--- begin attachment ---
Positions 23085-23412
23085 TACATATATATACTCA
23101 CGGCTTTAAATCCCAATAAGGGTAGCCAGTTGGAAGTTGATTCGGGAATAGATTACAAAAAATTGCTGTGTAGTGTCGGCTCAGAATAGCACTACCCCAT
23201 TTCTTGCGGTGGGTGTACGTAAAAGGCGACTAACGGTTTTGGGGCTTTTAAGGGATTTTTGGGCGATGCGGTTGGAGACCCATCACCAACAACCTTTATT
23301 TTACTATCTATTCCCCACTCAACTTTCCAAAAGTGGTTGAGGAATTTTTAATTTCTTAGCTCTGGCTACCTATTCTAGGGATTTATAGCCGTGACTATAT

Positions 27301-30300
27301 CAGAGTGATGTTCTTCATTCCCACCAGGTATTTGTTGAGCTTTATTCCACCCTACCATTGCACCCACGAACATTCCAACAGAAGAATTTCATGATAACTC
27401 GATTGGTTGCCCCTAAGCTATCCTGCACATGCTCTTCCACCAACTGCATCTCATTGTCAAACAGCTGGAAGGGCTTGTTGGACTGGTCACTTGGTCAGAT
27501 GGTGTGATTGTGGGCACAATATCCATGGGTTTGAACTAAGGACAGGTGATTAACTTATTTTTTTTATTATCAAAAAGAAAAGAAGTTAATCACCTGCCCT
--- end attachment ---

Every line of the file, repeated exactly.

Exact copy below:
Positions 23085-23412
23085 TACATATATATACTCA
23101 CGGCTTTAAATCCCAATAAGGGTAGCCAGTTGGAAGTTGATTCGGGAATAGATTACAAAAAATTGCTGTGTAGTGTCGGCTCAGAATAGCACTACCCCAT
23201 TTCTTGCGGTGGGTGTACGTAAAAGGCGACTAACGGTTTTGGGGCTTTTAAGGGATTTTTGGGCGATGCGGTTGGAGACCCATCACCAACAACCTTTATT
23301 TTACTATCTATTCCCCACTCAACTTTCCAAAAGTGGTTGAGGAATTTTTAATTTCTTAGCTCTGGCTACCTATTCTAGGGATTTATAGCCGTGACTATAT

Positions 27301-30300
27301 CAGAGTGATGTTCTTCATTCCCACCAGGTATTTGTTGAGCTTTATTCCACCCTACCATTGCACCCACGAACATTCCAACAGAAGAATTTCATGATAACTC
27401 GATTGGTTGCCCCTAAGCTATCCTGCACATGCTCTTCCACCAACTGCATCTCATTGTCAAACAGCTGGAAGGGCTTGTTGGACTGGTCACTTGGTCAGAT
27501 GGTGTGATTGTGGGCACAATATCCATGGGTTTGAACTAAGGACAGGTGATTAACTTATTTTTTTTATTATCAAAAAGAAAAGAAGTTAATCACCTGCCCT